She’s no doubt trying to recreate the panic from 2004, when one highly-publicized study was used to suggest farmed salmon was dangerous to human health. Ah the good old days, eh Alex? When the gullible masses would believe anything you said without checking your claims? Must be tough these days, judging by the “DONATE NOW” button on every one of your websites.
For a good overview of how that 2004 panic all shook out, including an enlightening look at the millions of dollars invested in slagging farmed salmon, we recommend you read this opinion piece by Vivian Krause.
Please note the source data for salmon is provided in pg/g wet weight, while the other values were provided in pg/g fat. NIFES reports farmed salmon is 15.6% fat and so the conversion to pg/g fat = 41.6
Yeah, no. This is just stupid, Alex.
Wet weight is a common distinction made in weighing fish, because so much fish sold is smoked, cured, salted or dried. Wet weight is merely a measurement of fish with the water content in, i.e. before being processed. The non-fish products on this list are always weighed with their water content included: their default measurement is wet weight.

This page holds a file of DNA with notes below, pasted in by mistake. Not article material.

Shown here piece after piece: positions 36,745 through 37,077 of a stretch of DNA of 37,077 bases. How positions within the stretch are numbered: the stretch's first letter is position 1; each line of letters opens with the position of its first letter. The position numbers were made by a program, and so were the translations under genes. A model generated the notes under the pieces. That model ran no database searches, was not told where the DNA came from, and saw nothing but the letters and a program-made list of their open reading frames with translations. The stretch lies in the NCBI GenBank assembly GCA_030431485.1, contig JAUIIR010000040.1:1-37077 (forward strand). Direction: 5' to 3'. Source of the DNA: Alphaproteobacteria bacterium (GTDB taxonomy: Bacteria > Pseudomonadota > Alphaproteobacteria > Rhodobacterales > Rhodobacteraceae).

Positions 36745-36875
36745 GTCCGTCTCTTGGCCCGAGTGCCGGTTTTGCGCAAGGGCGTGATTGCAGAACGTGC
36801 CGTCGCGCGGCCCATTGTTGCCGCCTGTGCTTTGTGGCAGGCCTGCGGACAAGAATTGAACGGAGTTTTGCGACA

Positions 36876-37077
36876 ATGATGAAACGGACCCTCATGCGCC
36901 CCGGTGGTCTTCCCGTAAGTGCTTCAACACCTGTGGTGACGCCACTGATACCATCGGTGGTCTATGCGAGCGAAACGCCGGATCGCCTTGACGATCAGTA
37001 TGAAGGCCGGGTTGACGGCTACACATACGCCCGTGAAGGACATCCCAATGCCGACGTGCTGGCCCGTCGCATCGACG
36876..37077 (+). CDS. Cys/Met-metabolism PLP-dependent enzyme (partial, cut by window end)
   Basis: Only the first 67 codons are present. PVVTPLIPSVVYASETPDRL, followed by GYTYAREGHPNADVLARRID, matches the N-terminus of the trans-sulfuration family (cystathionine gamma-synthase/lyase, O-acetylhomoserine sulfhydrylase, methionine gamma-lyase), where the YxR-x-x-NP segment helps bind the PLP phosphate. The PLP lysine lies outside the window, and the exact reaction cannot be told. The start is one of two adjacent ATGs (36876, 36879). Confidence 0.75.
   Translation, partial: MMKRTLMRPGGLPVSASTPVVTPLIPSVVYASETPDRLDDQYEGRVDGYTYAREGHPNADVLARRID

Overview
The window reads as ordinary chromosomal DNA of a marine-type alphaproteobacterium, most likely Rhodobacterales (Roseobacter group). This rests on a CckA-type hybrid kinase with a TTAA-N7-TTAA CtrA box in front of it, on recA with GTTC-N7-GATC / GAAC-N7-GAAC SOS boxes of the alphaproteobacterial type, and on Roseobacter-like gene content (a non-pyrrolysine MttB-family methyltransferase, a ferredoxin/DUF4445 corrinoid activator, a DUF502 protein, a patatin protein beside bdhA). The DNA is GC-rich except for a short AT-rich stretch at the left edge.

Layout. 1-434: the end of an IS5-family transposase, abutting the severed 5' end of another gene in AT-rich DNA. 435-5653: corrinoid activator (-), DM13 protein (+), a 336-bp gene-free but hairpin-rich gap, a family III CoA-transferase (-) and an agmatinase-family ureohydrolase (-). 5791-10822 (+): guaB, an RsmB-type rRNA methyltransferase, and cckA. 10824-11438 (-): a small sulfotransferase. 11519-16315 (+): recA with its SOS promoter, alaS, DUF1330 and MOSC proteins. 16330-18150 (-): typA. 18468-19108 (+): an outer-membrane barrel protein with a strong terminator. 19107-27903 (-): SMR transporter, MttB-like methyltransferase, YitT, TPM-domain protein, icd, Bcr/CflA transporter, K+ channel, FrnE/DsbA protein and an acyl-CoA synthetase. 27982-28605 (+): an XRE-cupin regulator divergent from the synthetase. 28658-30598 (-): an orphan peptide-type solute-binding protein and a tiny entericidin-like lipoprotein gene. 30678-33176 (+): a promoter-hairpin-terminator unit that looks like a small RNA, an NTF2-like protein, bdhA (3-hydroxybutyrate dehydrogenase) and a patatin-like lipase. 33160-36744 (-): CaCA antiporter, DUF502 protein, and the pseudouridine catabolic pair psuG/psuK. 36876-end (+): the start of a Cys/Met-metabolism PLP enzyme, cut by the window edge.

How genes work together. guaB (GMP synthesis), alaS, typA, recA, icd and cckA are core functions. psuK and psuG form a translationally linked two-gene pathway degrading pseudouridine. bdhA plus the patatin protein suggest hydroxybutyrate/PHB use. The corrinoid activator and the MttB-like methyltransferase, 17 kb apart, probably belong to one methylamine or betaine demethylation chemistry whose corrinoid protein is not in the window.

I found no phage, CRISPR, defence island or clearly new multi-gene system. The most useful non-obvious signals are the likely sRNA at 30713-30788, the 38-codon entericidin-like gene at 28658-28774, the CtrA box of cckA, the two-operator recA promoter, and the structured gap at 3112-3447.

What you’re doing here is like assuming that if your car can go 160 km/h before the governor kicks in, and the speed limit is 80 km/h, it should only take you half an hour to get where you’re going.
But since you aren’t inclined to provide people with facts, we’ll do it for you.
Here’s a comparison of the limits on dioxins in food set by the EU, versus the amounts that are actually in said food.
Facts hurt, don’t they Alex. There’s no reason to avoid any of these foods because of dioxins.
1) These numbers, as shown in the EU regulation cited by Morton as the source of information for this graph, DO NOT represent ACTUAL amounts of dioxins and PCBs in ANYTHING. They are limits set by the EU on what is a safe amount in those foods. Morton neglects to point this out, giving a false impression.
2) This “41.6” number on Morton’s graph comes out of thin air. The actual limit for salmon and all other fish, as set in the EU document source for the other numbers on the graph, is 6.5.